Is the "Romantic Restaurant" a Thing of the Past?
Is romance dead? When it comes to choosing a restaurant on Valentine’s Day, perhaps.
February 14 is the second busiest day of the year for restaurants (right behind Mother’s Day) — so places tend to go above and beyond to create a romantic atmosphere and make their spot stand out, whether it’s intimate lighting, chocolate fountains or a sultry playlist.
But these days, a lot of those efforts may be in vain. In a survey conducted by Zagat, only 16% of people listed romantic ambiance as their top priority on Valentine’s Day, whereas 51% said they most value going to a place where they know the food would be great. Forty-three percent of people didn’t even list romantic ambiance within their top three priorities — leading us to believe that the traditional notion of the “romantic restaurant,” candlelight, violins, shared spaghetti and all, might now just be an outdated one. In the search to find the best Valentine’s Day restaurant, people might only be interested in having the best possible food experience (Italian is the most popular V-Day cuisine by the way, according to our survey).
Industry folks too, have noticed a similar trend in their restaurants, and not just on Valentine's Day. “Diners these days are much more informed about where their food comes from, and its quality,” says Josh Boissy, co-founder of Sauvage in New York. On Valentine’s Day in particular, he adds, “I have seen a distinct move away from restaurants that try to do a theme and more towards places that just aim to serve good food and drink.” Nathan Duensing, chef of Marsh House in Nashville, has noticed that for his guests, the quality of the food — more so than any outright romantic elements — does the most to set the tone for the evening. While it’s important that the restaurant is “aesthetically pleasing,” he says, “the food is always the driving force behind a great experience.”
But even if the romance factor is waning on Valentine’s Day — chefs and restaurateurs still tend to keep the notion in mind when creating their spaces. During the design process for the Brooklyn Italian spot, Barano, chef/partner Albert Di Meglio went so far as to say that “romance was among one of our top considerations. When you walk into Barano, we want it to feel like a warm embrace. We included a lot of two-tops, for couples, and there are a lot of secluded, intimate spots to sit, which was very much a design choice.” In Chicago, Swift & Sons general manager Matt Sherry’s theory is that while ambiance is still an important concern for restaurants, the definition of what counts as "romantic" vibes has changed. “It used to mean white tablecloths and stuffy waiters,” he says. “Now, the lines are blurred. It can be more comfortable.” Boissy’s take on romance at Sauvage is the opposite of stale and old school: “It's about youthful energy,” he says. “We are inspired by film, theater, art and music. Details like scented candles, good hand soap and fresh flowers are all part of the environment we offer.”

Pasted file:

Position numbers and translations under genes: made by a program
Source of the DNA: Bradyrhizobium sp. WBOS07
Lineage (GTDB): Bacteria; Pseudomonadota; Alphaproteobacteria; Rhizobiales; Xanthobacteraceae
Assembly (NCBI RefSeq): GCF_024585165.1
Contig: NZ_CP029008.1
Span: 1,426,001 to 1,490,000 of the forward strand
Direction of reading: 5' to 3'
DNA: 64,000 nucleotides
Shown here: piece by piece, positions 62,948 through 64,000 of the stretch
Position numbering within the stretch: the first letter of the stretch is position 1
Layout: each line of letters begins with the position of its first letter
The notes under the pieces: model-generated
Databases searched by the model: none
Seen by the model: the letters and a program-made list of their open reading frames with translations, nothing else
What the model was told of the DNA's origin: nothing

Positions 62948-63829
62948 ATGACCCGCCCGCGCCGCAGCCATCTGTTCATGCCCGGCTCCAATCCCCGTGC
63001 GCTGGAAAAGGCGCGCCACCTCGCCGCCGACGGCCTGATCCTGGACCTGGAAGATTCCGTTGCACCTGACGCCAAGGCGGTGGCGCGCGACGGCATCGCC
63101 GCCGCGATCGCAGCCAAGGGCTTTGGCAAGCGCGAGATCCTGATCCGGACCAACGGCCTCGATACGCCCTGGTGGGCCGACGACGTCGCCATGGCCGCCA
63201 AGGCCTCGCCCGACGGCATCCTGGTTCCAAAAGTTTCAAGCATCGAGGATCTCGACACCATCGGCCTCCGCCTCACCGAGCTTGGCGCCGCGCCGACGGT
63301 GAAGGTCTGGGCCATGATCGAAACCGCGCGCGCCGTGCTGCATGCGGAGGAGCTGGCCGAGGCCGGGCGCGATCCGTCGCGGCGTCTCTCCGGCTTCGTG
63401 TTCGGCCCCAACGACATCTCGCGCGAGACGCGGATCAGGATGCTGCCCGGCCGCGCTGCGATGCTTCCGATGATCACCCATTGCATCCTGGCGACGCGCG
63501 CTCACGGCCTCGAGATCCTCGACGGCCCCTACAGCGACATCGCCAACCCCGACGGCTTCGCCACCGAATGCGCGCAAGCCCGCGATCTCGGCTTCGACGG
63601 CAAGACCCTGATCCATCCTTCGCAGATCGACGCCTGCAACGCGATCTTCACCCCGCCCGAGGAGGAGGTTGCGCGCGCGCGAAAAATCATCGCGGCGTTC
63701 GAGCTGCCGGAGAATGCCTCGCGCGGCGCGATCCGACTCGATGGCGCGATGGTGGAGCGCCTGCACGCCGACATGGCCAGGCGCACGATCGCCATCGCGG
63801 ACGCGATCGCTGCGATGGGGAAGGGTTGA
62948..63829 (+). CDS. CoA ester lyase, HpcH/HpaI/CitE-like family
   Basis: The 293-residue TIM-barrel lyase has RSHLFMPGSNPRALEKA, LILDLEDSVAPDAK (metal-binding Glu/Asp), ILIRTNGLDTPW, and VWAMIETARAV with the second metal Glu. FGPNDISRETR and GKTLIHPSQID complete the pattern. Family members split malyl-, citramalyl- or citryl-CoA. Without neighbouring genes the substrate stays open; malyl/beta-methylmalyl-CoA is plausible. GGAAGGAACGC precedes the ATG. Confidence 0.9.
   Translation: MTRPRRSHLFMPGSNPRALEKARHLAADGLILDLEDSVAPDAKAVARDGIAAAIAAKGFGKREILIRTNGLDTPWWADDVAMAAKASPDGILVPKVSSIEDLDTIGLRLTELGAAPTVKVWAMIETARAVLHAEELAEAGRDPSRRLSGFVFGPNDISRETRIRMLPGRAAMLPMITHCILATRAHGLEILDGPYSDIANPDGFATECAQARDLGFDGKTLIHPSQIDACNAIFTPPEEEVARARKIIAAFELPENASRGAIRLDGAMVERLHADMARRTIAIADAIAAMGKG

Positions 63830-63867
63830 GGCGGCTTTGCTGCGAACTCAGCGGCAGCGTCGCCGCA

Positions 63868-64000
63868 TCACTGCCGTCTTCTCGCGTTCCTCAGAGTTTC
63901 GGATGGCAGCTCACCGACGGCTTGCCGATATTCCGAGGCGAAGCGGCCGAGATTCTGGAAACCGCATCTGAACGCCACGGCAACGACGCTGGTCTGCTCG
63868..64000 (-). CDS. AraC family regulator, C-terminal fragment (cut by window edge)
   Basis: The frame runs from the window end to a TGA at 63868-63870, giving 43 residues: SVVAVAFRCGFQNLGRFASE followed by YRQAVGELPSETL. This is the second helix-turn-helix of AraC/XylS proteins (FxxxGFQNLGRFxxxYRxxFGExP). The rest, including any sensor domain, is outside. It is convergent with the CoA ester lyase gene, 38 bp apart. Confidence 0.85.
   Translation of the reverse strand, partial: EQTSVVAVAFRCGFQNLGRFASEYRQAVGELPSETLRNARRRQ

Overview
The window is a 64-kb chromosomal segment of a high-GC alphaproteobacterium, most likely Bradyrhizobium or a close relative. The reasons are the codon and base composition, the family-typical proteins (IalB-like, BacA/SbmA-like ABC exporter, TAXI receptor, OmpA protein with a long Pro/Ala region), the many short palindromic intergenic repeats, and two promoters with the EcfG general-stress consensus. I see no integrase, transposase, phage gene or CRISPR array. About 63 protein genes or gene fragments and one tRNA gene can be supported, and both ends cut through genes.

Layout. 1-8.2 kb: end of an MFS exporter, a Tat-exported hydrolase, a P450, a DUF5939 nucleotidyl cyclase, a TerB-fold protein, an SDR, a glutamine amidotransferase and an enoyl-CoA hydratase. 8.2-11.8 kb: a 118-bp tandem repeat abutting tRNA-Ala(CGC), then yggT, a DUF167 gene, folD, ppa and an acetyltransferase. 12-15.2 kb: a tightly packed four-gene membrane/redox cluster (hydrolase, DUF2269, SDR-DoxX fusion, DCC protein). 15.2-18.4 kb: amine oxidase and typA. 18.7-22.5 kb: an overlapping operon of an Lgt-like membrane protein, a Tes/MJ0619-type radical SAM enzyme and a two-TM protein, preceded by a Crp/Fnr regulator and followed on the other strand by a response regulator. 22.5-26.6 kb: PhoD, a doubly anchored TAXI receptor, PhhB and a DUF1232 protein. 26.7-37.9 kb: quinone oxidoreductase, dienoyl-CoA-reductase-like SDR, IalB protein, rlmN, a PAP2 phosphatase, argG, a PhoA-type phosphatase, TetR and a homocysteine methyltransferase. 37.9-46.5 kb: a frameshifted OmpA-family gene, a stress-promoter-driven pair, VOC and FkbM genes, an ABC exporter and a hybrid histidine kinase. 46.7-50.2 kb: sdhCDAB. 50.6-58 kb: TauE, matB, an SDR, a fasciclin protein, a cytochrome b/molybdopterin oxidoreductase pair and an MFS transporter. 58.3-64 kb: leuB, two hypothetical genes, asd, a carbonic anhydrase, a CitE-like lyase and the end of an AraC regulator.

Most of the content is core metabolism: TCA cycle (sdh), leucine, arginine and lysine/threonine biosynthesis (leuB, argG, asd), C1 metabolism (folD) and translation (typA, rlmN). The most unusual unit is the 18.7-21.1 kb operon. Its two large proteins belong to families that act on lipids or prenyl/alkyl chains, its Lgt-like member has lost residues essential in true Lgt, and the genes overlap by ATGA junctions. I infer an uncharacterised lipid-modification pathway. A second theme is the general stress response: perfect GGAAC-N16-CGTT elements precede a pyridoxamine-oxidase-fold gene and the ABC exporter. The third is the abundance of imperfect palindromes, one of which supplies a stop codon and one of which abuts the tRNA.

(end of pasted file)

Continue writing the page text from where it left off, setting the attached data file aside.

Conclusion: Diners may be prioritizing food quality much more than they used to — but the romantic restaurant isn’t totally dead...it just looks and feels different than it used to.
Jake Novick-Finder, chef of Gristmill in Brooklyn, puts it this way: “Most diners really care about the food, but the ambiance can be a deal-breaker. There’s an abundance of great restaurants with delicious food, so especially on a night like Valentine’s Day, guests are always going to shoot for the best of both worlds.”
To view the full results of our 2017 Valentine's Day survey, click here.